Whatever it was, it involved technologies: tools they shaped, and which also shaped them. (Source.) Yet for all the ways those ancestors were confined and defined by the kind of work they did, they were also very ingenious in coping with and plying those same technologies. Anyone who has spent much time on a farm, or in any kind of hardscrabble existence, knows how inventive people can be with the few means they have to operate in the world.
This is one reason why I have trouble with all the predictions of, for example, robot and AI take-overs of most or all work. For all the degrees to which humans are defined and limited by the tools that make them, humans are also highly ingenious. They find new ways to make new work for themselves and others. This is why I’d like to see more thought given to how ingenuity shows up and plays out. And not just more hand-wringing over awful futures that seem to be linear progressions out of industrial age (or dawn-of-digital age) framings and norms.
Note: the spear point above is one I found in a tilled field north of Chapel Hill, NC. It is now at the Alamance County Historical Museum.
So I was on a panel at WebScience@10 in London (@WebScienceTrust, #WebSci10), where the first question asked was, “What are two aspects of ‘trust and the Web’ that you think are most relevant/important at the moment?” My answer went something like this::::
1) The Net is young, and the Web with it.
Both were born in their current forms on 30 April 1995, when the NSFnet backed off on its forbidding commercial traffic on its pipes. This opened the whole Net to absolutely everything, exactly when the graphical Web browser became fully useful.
Twenty-one years in the history of a world is nothing. We’re still just getting started here.
2) The Internet, like nature, did not come with privacy. And privacy is personal. We need to start there.
We arrived naked in this new world, and — like Adam and Eve — still don’t have clothing and shelter.
The browser should have been a private tool in the first place, but it wasn’t; and it won’t be, so long as we leave improving it mostly up to companies with more interest in violating our privacy than providing it.
Just 21 years into this new world, we still need our own clothing, shelter, vehicles and private spaces. Browsers included. We will only get privacy if our tools provide it as a simple fact.
We also need to be the first parties, rather than the second ones, in our social and business agreements. In other words, others need to accept our terms, rather than vice versa. As first parties, we are independent. As second parties, we are dependent. Simple as that. Without independence, without agency, without the ability to initiate, without the ability to obtain agreement on our own terms, it’s all just more of the same old industrial model.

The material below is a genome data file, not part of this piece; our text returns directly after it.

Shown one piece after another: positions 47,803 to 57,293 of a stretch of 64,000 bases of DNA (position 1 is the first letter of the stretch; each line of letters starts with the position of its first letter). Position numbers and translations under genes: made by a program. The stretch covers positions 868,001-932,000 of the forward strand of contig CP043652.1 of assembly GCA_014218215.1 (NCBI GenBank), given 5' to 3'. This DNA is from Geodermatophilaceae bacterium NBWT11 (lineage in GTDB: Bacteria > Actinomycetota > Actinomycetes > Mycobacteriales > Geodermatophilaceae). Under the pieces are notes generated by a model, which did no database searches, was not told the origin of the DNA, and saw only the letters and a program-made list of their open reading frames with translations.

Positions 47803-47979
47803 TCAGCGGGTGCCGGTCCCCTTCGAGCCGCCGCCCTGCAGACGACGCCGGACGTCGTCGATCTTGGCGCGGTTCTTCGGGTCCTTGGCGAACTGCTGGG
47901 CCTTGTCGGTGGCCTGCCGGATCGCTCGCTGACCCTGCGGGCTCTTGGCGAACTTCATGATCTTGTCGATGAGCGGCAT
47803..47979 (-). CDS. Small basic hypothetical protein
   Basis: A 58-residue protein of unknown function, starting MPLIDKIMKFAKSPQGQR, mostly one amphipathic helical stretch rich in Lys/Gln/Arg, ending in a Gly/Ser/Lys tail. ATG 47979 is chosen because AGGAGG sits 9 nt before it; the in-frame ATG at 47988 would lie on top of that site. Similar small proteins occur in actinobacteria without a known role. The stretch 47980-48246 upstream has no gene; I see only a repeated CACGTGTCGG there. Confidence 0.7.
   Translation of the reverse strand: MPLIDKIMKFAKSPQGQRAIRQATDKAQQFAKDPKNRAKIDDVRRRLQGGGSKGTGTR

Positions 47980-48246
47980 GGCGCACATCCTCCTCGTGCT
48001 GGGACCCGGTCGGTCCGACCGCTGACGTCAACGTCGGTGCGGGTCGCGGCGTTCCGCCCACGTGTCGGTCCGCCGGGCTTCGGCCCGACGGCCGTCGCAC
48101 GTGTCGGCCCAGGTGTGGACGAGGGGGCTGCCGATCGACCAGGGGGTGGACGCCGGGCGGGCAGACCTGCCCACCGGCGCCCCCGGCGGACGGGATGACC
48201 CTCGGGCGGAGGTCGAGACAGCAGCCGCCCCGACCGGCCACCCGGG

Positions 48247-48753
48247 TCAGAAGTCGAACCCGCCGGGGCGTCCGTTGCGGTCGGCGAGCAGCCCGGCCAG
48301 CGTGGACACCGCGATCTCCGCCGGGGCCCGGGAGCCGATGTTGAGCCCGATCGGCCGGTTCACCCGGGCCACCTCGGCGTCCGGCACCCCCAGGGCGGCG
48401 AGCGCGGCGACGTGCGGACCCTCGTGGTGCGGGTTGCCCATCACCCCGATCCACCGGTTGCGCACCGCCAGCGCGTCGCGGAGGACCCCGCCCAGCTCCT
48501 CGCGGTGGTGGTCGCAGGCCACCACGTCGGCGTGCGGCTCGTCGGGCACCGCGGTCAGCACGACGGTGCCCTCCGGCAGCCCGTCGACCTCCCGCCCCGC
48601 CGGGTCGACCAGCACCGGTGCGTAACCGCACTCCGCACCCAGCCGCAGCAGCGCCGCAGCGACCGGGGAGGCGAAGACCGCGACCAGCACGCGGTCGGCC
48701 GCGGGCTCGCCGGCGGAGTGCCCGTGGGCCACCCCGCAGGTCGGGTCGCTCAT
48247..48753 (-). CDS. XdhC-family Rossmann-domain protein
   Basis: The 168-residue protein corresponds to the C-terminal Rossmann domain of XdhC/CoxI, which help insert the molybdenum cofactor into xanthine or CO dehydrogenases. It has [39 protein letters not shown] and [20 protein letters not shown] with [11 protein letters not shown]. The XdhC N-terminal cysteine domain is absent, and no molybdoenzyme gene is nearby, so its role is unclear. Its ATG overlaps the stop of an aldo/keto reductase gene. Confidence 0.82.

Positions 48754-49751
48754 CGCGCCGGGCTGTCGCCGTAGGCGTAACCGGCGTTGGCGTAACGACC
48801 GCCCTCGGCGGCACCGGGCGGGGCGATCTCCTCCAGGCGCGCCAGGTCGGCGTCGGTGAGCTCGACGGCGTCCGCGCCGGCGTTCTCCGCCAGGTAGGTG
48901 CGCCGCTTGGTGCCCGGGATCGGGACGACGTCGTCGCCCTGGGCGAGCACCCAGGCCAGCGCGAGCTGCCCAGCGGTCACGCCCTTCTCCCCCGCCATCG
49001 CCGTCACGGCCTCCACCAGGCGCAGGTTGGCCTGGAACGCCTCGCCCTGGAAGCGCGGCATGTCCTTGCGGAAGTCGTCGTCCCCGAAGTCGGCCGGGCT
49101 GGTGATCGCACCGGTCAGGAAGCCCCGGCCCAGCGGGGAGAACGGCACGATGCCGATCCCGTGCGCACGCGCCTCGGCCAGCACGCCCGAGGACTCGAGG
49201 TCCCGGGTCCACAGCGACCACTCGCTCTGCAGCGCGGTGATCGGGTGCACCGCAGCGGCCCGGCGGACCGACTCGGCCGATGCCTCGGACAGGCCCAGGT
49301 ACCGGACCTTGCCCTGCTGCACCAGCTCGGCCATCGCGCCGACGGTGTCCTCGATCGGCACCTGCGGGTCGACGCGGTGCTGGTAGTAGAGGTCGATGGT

In the physical world, our independence earns respect, and that’s what we give to others as a matter of course. Without that respect, we don’t have civilization. This is why the Web we have today is still largely uncivilized.
We can only civilize the Net and the Web by inventing digital clothing and doors for people, and by providing standard agreements private individuals can assert in their dealings with others.
Inventing yet another wannabe unicorn to provide “privacy as a service” won’t do it. Nor will regulating the likes of Facebook and Google, or expecting them to become interested in building protections, when their businesses depend on the absence of those protections.
Uber may, in Uber’s sole discretion, permit you from time to time to submit, upload, publish or otherwise make available to Uber through the Services textual, audio, and/or visual content and information, including commentary and feedback related to the Services, initiation of support requests, and submission of entries for competitions and promotions (“User Content”). Any User Content provided by you remains your property. However, by providing User Content to Uber, you grant Uber a worldwide, perpetual, irrevocable, transferable, royalty-free license, with the right to sublicense, to use, copy, modify, create derivative works of, distribute, publicly display, publicly perform, and otherwise exploit in any manner such User Content in all formats and distribution channels now known or hereafter devised (including in connection with the Services and Uber’s business and on third-party sites and services), without further notice to or consent from you, and without the requirement of payment to you or any other person or entity.
The emphasis is mine. Interesting legal hack there: you own your data, but you license it to them, on terms that grant you nothing and grant them everything.